My first screening of this year’s festival, which is primarily online, was one of three ‘free’ archive screenings. This restoration of a film deliberately marginalised by critics and industry officials in 1976 and banned after the Islamic Revolution in 1979 came about only when the original reels of film were found by the director’s son in a street market in 2015. Up until then only heavily degraded VHS copies were available after the director Mohammad Reza Aslani was allowed back into the industry limelight in the late 1990s, mainly as a documentary maker.
The presentation was via BFI Player with a short introduction by Robin Baker and the director’s daughter Gita, a film scholar, and then a pre-recorded Q&A from the couple (in a split screen) after the screening. Everything worked smoothly. I wasn’t sure what to expect from the film. The pre-publicity suggested “the Persian lovechild of Tennessee Williams and Ingmar Bergman”. I thought this sounded unlikely and as the film rolled I thought I recognised a number of possible global links. In particular, I was reminded of Indian, Chinese, Korean and Japanese films with narratives featuring a feudal household experiencing a moment of decline and change in a grand house while outside a group of working-class women are constantly washing clothes in the large pond within a courtyard. They seem to play the role of a Greek chorus discussing all the goings-on and the sins of the rich. I was reminded of Almodóvar’s Volver and the women dressing graves among other films where groups of women are washing together. In the Q&A that followed, Gita told us that her father was influenced by two cinéastes, Visconti, especially re The Leopard (1963) and Bresson (mainly for the way he handled actors). The Leopard certainly makes sense as a narrative about aristocratic decline in the face of revolutionary forces. I don’t know Bresson well enough to comment on that reference.
The action in the narrative is all inside the house, apart from the women and the last surprising shot of the film. The woman who owned the house has just died and now her second husband has assumed control. But he has problems. Also in the house is his stepdaughter who is confined to a wheelchair and seems to be not in good health generally. The other two residents are two brothers, his nephews(?) who he has ‘taken in’. One of them wishes to marry the stepdaughter. There are several servants for the house as well – an elderly nanny, a young woman who is the stepdaughter’s maid and some kitchen staff. Finally there are two visitors, an elderly doctor and a ‘commissar’, (a police officer?). The audience is likely to wonder when the story is set. The only clue I could see was the commissar’s uniform which for me suggested the 1920s/30s. In the Q&A Gita told us that in the 1920s there were women who made quite dramatic feminist statements and that the stepdaughter repeats one of these statements in her description of a dream she has. The interior of the house in terms of layout and decoration suggests a period possibly a little earlier. Again, the final sequence in the film will provide some answers.
In genre terms this is a gothic melodrama that moves towards violence and horror. There is an element from Clouzot’s Les diaboliques (France 1955) and the house reminded me of The Handmaiden (South Korea 2016) which also shares other elements with this film. The fact that the film so shocked and confounded Iranian critics in 1976 probably says more about the state of cinema and culture at the end of the Shah’s regime than it does about the film itself. Those critics would at least have had more understanding of the details of the mise en scène of the scenes in the house, including the paintings on the walls and the domestic procedures such as the laying of the dinner on the richly carpeted floor and the bedroom with its raised sleeping platform. The stepdaughter has a very beautiful carved wooden wheelchair and how she gets about the house, even with her maid pushing the chair is something of a mystery since there is a grand staircase and a cellar to navigate. The dialogue too is carefully written to include cultural references that might be inaccessible to non-Iranians but none of this matters so much in a film that is so visually rich and which comments on Iranian history and society so directly via those elements borrowed from global cinema. The final sequence of the film is also perfectly handled so that we go back and re-think some of the earlier scenes. In the Q&A, Robin Baker asked the almost unavoidable question about Shakespeare and received the response that indeed the director was interested in Shakespeare and that perhaps this was a version of hamlet with gender reversals? You can probably guess from that remark that all does not end well.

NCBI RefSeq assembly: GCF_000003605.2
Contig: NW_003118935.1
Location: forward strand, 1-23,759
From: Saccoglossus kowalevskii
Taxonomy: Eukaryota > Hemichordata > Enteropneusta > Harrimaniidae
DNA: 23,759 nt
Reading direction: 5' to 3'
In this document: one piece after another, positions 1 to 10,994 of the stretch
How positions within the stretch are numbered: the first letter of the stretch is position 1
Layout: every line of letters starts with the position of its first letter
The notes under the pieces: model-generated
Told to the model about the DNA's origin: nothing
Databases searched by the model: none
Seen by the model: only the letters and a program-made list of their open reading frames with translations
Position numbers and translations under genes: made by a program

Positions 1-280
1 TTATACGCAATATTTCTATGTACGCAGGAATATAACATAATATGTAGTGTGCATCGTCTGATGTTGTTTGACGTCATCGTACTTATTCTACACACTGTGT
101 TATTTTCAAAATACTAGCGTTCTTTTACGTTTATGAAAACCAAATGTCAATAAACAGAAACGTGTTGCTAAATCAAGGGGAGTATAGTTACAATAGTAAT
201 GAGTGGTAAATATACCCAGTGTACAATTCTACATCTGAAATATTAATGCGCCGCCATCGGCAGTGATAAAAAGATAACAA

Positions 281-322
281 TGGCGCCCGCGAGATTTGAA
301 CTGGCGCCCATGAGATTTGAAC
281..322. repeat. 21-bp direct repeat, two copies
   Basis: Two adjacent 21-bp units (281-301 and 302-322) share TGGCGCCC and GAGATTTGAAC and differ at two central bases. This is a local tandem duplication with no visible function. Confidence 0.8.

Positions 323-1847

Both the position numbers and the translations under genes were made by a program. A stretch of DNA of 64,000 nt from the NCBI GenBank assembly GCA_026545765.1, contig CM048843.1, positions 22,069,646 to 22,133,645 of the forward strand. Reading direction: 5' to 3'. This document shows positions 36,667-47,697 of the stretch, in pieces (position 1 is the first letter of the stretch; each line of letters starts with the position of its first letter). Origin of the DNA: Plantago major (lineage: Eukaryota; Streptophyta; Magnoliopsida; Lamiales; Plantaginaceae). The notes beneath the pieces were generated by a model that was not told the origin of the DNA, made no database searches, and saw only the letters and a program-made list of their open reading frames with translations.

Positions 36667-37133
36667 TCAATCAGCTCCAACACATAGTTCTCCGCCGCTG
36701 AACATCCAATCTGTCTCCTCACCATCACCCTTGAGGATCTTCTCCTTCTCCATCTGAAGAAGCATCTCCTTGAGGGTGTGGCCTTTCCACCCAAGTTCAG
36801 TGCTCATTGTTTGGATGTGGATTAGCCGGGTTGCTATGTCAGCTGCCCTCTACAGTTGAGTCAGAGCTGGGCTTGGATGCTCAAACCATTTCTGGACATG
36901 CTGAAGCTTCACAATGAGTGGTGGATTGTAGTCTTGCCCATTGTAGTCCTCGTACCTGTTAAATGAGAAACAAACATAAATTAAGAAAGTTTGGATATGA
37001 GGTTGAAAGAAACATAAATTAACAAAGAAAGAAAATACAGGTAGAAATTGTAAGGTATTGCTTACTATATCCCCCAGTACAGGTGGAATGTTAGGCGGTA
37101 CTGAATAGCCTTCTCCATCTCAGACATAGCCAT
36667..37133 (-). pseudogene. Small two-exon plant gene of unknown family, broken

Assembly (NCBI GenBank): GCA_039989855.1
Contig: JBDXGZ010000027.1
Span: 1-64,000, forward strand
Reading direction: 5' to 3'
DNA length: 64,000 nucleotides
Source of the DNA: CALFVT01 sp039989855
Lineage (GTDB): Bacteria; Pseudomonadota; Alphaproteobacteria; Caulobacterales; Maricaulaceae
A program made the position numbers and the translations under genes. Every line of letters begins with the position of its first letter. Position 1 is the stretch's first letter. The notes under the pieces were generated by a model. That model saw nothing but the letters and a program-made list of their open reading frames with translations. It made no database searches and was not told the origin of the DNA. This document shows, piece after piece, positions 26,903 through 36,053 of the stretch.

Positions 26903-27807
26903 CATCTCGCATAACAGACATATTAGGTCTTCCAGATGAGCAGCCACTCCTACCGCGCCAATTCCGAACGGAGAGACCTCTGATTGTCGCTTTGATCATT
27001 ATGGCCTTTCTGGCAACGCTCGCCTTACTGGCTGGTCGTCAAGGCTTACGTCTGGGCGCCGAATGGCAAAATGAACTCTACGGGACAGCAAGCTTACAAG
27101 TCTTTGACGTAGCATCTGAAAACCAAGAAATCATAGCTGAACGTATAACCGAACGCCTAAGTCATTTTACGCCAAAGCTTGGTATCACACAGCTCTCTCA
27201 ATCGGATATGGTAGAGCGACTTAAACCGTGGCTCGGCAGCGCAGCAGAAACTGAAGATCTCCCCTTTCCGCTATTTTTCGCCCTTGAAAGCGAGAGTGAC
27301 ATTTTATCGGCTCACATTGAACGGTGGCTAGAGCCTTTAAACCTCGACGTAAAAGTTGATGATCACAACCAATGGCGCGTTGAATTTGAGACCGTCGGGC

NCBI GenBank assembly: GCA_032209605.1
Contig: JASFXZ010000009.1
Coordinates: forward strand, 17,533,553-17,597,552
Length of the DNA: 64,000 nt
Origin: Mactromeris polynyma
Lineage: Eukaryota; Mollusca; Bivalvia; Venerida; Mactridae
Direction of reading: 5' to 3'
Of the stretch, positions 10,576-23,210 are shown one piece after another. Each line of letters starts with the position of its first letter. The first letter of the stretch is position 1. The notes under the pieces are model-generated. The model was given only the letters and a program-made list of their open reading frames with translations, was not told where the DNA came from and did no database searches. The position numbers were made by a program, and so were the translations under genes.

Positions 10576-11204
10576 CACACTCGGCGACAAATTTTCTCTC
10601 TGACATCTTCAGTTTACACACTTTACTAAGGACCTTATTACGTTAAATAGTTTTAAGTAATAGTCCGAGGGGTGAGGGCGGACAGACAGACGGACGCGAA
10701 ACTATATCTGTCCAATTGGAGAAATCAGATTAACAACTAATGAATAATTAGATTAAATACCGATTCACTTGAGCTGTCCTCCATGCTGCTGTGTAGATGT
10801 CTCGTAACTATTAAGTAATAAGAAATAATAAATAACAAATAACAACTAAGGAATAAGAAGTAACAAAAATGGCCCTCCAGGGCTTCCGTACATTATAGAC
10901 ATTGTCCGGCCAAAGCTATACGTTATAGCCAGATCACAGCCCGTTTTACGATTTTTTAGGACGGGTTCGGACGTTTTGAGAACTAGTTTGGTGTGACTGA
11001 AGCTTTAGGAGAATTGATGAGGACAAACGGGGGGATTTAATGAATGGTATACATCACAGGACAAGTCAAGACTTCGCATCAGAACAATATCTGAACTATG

Music, camerawork, mise en scène, performance all combine to make this a visual treat. The film is still available free, up until 15.00 BST on Tuesday 13 October, on BFI Player in the UK. It was restored in 4K in 2020 by The Film Foundation’s World Cinema Project and Fondazione Cineteca di Bologna from the original 35mm camera and sound negatives at L’Image Retrouvée laboratory (Paris) in collaboration with Mohammad Reza Aslani and Gita Aslani Shahrestani. Presumably this will later become available for wider distribution and cinema screenings. Do look out for it. On a big cinema screen this should look amazing.